Excess designer clothes from last season at a good price – that’s what you find in outlet clothing stores, right? Wrong. The little-known truth about outlet stores is that most of their merchandise was actually designed to be sold only at outlets:
Reports for Racked, Chavie Lieber spoke to some shoppers who weren’t worried that factory outlet clothes were substandard because they cared more about design and brand. But as Lieber noted:
The formula employed by these outlets – designers watering down their original concepts with inferior materials and production methods to get a lower price – wouldn’t seem so underhanded if shoppers knew what they were buying.
The thing is, most casual shoppers probably don’t know that outlet stores sell clothes that never sold in high-end retail stores. And that’s exactly what the brands wanted.
A class action lawsuit filed against Kate Spade & Co. recently shed light on the tactics used by fashion brands to fuel widespread confusion about the origin of clothing.
the complaint accuses Kate Spade of advertising false discounts at its outlet stores, tricking complainants into purchasing items they claim were significantly reduced from the original price:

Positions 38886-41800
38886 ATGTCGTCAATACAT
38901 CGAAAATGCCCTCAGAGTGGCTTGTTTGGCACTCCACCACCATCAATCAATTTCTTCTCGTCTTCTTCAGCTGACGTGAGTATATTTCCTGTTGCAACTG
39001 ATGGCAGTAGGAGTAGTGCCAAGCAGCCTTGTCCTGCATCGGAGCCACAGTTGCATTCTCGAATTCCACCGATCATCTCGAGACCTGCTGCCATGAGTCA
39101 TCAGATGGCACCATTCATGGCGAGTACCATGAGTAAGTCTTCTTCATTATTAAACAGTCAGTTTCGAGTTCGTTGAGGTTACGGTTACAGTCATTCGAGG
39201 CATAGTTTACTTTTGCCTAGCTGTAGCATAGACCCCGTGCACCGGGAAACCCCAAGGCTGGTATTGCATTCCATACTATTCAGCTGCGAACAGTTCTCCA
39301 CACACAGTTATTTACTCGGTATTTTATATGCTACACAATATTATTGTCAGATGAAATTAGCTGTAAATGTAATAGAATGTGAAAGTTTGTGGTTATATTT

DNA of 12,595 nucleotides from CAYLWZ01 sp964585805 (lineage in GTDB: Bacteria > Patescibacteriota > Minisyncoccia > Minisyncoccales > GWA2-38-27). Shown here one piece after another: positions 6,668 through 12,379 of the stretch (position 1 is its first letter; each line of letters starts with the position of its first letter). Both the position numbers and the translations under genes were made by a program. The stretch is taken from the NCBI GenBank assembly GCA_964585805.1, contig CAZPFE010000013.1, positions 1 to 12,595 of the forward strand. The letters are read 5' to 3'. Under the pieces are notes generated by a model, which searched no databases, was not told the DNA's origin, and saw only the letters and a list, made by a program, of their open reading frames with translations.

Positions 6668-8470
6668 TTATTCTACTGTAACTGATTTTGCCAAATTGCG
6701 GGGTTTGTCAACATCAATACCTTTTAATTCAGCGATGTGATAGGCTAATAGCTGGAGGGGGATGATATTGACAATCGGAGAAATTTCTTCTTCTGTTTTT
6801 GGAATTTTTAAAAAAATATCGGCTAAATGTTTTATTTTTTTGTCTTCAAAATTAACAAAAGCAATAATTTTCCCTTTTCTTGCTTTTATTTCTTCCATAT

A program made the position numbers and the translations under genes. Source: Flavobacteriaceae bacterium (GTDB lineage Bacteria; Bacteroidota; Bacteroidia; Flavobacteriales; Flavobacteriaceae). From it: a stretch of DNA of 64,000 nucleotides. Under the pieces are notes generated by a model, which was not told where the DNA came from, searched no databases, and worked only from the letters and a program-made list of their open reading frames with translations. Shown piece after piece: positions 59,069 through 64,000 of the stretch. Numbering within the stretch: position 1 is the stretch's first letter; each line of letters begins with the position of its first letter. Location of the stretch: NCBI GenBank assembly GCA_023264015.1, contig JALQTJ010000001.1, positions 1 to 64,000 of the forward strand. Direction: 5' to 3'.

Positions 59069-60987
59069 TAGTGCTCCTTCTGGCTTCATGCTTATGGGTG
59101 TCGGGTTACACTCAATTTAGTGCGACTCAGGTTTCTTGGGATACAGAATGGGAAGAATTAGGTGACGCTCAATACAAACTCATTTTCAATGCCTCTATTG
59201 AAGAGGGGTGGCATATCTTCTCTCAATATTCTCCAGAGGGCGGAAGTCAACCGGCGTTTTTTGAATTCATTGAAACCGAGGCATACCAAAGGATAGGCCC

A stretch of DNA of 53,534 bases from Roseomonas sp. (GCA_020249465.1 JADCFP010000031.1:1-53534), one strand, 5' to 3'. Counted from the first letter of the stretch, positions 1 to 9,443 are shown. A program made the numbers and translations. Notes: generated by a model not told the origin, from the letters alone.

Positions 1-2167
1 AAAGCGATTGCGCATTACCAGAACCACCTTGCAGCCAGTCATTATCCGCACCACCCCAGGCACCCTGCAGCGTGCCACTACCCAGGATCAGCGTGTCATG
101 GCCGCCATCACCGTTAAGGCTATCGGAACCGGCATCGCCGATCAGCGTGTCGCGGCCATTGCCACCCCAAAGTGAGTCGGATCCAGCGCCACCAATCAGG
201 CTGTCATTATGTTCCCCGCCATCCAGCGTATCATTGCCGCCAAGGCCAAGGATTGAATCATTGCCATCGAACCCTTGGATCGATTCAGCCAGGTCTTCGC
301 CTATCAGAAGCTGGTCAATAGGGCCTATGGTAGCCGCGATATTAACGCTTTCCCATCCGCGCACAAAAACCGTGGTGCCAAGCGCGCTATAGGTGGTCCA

[T]These purported starting “our price” prices and corresponding price reductions and savings were false and misleading, because the prevailing retail price for the handbag during the three months immediately preceding Plaintiff’s purchase of this item n was no higher than $142.00 and not the original $355.00. our prize’ represented by Kate Spade. Plaintiff would not have purchased the handbag but for Kate Spade’s misrepresentations.
Michael Kors installed a similar lawsuit last year, and TJ Maxx is also facing legal action after it became clear that the store staff were simply guessing what the items were worth at full retail price and marking off the discount from that estimate.
Watch the video above to learn more about ethically obscure tactics to watch out for when shopping.